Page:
I am far from alone, I know, in questioning why the Olympic Movement, supposedly obsessed with enhancing its appeal to the young touch-screen warriors of the online generation, chose to reintegrate golf, restoring it to the sports programme at Rio 2016 after a break of more than a century.

But, boy, if anything is going to prompt me to reassess, it would be a repetition of the sort of climax dished up last Sunday in Georgia, as Tiger Woods landed his fifth Masters title.

For a few spellbinding minutes after the ball of poor Francesco Molinari, the long-time leader, had dribbled back into Rae’s Creek, it seemed all of a sudden as though any one of about 15 men, including one who had already completed his round, might potentially win.

Then a calm Woods took command, to complete the most dumbfounding sporting comeback since the Rumble in the Jungle.

A couple of points though:

  1. The venue had a lot to do with delivering the drama.

That 12th hole, the shortest on the Augusta National course, Molinari’s nemesis, is a work of subtle yet sadistic genius.

At just 155 yards, it is short enough to invite thoughts of a hole in one; yet a combination of swirling winds and an extensive, mesmerising water hazard makes it a place where the wheels can come off even the most confident, hitherto rock-solid closing rounds.

Tiger Woods celebrates his victory at Augusta National ©Getty Images
Tiger Woods celebrates his victory at Augusta National ©Getty Images

Meanwhile, the standard format of a four-round Major tends to mean that, if the leaders do hit trouble there, the closest of the chasing pack will be negotiating holes 13 to 15, where birdies and indeed eagles are more plentiful than almost anywhere else on this beguilingly beautiful course.

Exciting finishes, in other words, are not by accident there.

It is a pity – maybe – that golf was not on the Olympic programme in 1996 when Augusta National might well have emerged as the venue.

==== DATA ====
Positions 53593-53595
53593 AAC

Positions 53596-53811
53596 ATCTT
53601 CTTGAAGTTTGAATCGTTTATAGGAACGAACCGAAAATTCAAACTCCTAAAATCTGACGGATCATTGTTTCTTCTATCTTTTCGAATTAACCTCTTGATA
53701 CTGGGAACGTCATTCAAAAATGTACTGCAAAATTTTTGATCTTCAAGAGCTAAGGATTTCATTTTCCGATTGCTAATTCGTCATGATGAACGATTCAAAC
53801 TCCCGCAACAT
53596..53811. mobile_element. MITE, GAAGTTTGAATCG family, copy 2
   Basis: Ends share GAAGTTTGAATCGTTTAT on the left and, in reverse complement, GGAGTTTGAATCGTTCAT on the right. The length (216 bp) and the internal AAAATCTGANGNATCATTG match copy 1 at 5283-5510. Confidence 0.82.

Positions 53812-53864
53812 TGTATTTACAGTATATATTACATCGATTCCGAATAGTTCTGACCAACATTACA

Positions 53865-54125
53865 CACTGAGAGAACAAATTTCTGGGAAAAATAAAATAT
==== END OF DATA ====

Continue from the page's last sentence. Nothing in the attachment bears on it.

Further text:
1. I noticed that Woods’s victory immediately prompted a certain amount of comeback banter among sports fans on social media.

“If Tiger can win the Masters, Andy Murray can win Wimbledon,” that sort of thing.

There were even one or two athletics dudes wondering, it seemed only half jokingly, if Usain Bolt might hit the comeback trail.

It doesn’t normally do to take such chit-chat too seriously.

On this occasion, though, I do think it highlights a serious point.

This is that sport seems to be finding it difficult to manufacture new superstars at the moment.

Certainly, in the 11 years since his last Major Championship, golf has not come close to replacing Woods, though Rory McIlroy looked at one time as if he might eventually do so.

The next Bolt and the next Michael Phelps seem for now equally elusive.

Even football appears to be encountering difficulty filling the starting-to-age boots of Lionel Messi and Cristiano Ronaldo.

Women’s sport is perhaps in slightly better shape in this regard, with the emergence of Rio 2016 star Simone Biles and, maybe, Naomi Osaka. 

One can posit all sorts of reasons that might be contributing to the supply-line drying up: the wholly uncompromising, remorseless focus over many years usually necessary to win nowadays; too much media coaching; poor governance within sports bodies; over-intrusive, sometimes abusive social media…

What is sure is that sport can ill afford for this drought to be extended.

Woods’s latest green jacket might well lead to an uptick in golf’s fortunes this year.

But at 43, he can only offer a relatively short-term tonic.